I hope this has helped.  I know some of it may seem confusing, so please feel free to comment below and I will try and answer any questions you may have.

Thanks for reading and good luck out there!

Don’t forget that I have made 2 alternate plans for studying.  Check them out at, “Revised: How to Study for the CFA Level 1 Exam“.



  1. Manav Pathania · · Reply

    Nice post Matteo. If I decide to write the CFA, I will definitely use this approach.

    1. Thanks Manav! Hope the GMAT studying is going well and not driving you crazy yet.

  2. did you pass?

    1. Hi gh. Yup I did pass! I was averaging between 85%-95% on practice tests when I went in. The day of the exam I got 6 sections in the >70% (including the highest weighting section), 3 sections in the 51%-70%, and one section in the <50% (thankfully that was alternate investments which has the smallest weighting).

      If I were to weight it conservatively, I would say the minimum I would have got would be a 75%, if I weighted it closer to actual past performance (with some alteration because of exam nerves and being ill because of my ulcerative colitis), I'd say the range my score was in would be between a 78% and an 85%. I was shooting for at least 80% because I felt that would guarantee a pass (since you really have no clue what the passing rate will be each year).

      One thing I liked about the method I used is that it gave me a lot of confidence going in. I think my nerves were more settled than most. Also, because I did so many questions for practice, I finished the exam quite early. In a room of about 500 exam writers, I was one of the first 50-ish to leave (and that's with double checking my answers).

      A key to passing this exam is doing questions fast enough. Some people simply don't finish because of the time constraint. That's why I focused on doing so many practice questions and mock exams.

      Hope that helps you out! Thanks for the comment gh!

  3. Chady Abdelnour · · Reply

    Thank you for your post. I have a question, isn’t very hard to study all sessions of the CFA books in 1 month?

    1. Hi Chady,

      Studying all the CFA Sessions is definitely very hard. I don’t think anyone could do it.

      What I want to highlight in the post is that the key to success is covering the material multiple times. If you look at the Excel worksheet table, you’ll see that only the readings are done in one month (along with some quizzes and summaries which can be read fairly quickly). If you were to try and do all the readings, all the quizzes, all the exams, and all the summaries in one month you would go insane (and not retain very much).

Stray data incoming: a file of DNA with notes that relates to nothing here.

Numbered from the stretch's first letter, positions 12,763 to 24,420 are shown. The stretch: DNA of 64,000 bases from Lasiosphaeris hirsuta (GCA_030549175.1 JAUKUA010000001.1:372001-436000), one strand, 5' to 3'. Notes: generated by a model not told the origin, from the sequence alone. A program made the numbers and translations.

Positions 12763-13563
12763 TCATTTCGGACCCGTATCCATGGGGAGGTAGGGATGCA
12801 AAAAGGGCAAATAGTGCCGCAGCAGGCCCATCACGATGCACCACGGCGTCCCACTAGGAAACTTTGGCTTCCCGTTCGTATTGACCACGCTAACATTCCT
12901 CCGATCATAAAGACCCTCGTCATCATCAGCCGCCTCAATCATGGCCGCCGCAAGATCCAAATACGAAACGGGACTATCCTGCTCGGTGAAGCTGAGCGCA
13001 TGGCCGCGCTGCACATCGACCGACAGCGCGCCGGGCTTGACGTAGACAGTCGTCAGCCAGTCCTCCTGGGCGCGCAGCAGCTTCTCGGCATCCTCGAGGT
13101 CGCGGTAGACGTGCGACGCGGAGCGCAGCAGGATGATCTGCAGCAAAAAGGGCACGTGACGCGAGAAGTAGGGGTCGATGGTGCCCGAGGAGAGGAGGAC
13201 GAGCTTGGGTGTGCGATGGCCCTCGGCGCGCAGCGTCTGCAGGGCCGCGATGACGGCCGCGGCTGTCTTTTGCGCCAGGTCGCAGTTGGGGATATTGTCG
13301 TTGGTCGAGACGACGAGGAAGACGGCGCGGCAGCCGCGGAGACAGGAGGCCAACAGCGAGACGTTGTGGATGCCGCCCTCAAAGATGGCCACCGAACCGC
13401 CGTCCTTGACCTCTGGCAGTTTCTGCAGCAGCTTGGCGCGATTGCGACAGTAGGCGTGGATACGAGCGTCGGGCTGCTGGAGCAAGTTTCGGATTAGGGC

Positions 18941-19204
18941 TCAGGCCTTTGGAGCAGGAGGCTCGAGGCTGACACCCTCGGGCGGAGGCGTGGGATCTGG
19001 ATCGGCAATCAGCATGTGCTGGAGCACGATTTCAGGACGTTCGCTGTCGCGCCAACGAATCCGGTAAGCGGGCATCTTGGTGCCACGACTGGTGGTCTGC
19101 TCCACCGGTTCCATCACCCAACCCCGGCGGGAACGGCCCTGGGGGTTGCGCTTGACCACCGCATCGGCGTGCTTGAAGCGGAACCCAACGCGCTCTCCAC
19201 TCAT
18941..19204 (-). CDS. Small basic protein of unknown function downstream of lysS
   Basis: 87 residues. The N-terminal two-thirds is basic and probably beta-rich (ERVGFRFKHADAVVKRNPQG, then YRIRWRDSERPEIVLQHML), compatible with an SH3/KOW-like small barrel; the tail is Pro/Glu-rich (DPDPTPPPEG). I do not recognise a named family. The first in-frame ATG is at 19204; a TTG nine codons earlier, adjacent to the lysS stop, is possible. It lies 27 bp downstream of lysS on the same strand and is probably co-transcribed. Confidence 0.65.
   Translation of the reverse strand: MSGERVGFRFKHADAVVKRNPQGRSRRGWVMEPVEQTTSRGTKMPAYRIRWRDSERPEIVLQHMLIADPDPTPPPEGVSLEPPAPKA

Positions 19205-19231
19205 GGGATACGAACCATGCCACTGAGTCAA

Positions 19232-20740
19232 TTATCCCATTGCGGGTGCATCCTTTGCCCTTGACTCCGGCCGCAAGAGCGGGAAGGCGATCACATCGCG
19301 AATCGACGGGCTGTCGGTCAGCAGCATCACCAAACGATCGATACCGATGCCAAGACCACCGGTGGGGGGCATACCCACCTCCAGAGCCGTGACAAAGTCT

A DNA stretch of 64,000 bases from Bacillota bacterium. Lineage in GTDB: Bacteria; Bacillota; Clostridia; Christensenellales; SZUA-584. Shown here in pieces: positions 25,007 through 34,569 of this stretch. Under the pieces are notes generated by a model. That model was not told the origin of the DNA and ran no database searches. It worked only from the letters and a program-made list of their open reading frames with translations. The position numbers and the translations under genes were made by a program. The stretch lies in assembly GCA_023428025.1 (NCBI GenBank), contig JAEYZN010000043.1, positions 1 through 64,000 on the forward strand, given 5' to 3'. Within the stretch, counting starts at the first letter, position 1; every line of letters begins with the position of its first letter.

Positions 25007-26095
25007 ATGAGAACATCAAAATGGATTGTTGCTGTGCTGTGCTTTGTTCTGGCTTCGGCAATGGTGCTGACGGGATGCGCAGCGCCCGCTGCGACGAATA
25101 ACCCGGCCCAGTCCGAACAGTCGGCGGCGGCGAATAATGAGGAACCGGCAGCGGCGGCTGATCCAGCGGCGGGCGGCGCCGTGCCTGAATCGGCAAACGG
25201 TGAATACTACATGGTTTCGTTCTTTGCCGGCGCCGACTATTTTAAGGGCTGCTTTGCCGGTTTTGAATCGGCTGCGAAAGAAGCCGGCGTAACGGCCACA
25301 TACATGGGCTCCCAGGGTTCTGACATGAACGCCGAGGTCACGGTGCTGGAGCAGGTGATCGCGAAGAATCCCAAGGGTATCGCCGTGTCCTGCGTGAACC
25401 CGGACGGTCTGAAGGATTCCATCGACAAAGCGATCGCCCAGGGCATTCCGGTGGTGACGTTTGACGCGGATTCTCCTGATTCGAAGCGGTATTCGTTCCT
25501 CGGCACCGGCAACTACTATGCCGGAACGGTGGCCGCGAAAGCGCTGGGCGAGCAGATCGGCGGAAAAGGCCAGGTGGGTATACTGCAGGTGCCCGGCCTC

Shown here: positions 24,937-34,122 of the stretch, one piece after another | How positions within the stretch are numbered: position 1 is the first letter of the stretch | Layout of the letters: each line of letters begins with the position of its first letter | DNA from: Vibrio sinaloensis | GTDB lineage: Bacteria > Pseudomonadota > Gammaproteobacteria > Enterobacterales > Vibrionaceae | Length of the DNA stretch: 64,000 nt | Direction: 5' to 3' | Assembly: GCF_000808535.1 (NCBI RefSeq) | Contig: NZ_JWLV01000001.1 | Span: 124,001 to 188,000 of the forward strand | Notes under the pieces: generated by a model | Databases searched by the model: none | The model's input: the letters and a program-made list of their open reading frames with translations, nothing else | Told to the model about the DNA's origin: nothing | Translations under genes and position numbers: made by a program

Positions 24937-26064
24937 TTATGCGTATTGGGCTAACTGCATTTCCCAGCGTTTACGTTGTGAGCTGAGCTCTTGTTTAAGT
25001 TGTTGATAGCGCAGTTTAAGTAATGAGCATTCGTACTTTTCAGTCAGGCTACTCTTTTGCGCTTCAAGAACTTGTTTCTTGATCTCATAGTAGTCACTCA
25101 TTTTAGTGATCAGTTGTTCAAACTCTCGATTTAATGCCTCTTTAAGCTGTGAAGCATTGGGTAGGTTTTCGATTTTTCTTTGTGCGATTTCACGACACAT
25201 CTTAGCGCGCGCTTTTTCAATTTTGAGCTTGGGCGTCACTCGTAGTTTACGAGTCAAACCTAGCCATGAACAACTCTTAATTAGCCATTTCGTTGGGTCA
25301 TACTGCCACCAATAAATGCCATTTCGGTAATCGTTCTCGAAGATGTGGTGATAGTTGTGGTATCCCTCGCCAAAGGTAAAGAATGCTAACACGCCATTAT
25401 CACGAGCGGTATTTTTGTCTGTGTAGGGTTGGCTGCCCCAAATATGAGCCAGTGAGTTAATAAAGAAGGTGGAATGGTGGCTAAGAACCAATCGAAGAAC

This strategy assumes the studier can read at an average rate (or maybe slightly above average). Reading all the sessions in one month is doable, it just really depends on your time. I was not working at the time so I had the time to read all the sessions in a month.

      If reading that much in one month feels daunting and not doable, then I suggest you read my follow-up post called “Revisited:How to Study for the CFA Level I Exam”. In this post I offer two alternative study plans. These plans spread the readings over 2 months instead of one. But be warned, there are downfalls to spreading the sessions out so far. I outline those problems in the post. Give it a read and hopefully it will help you out.

      The balance in studying for the CFA is the time-to-study/retention ratio. You want to give yourself enough time to go through the material so you comprehend it, but you want to go through it quick enough (and repeatedly) to make sure you can remember it and recall information you have learned. For some, the 4 month plan that has a quicker reading time frame works great. For others, they need to spread it out farther and possibly add an extra month to fully grasp the concepts.

      Hope that answers your question. Thanks so much for the comment. Really appreciate it Chady!

      Good luck out there!

  4. Hicham Laazaazia · · Reply


    Thank you for this post. I planning to sit for the June 2013 level 1 exam and I want to know if I can use the CFA body of knowledge books edition 2009 to study or do I have to get the new edition?

    1. Hey hicham. You might be able to get by with the 2009 edition. But I am pretty sure that when you register for the exam, you don’t have the choice to not purchase the books (or ebooks). I’m pretty sure the body of knowledge is part of the registration. Also, by using the old books, you might miss some new rules or changes in certain securities or policies.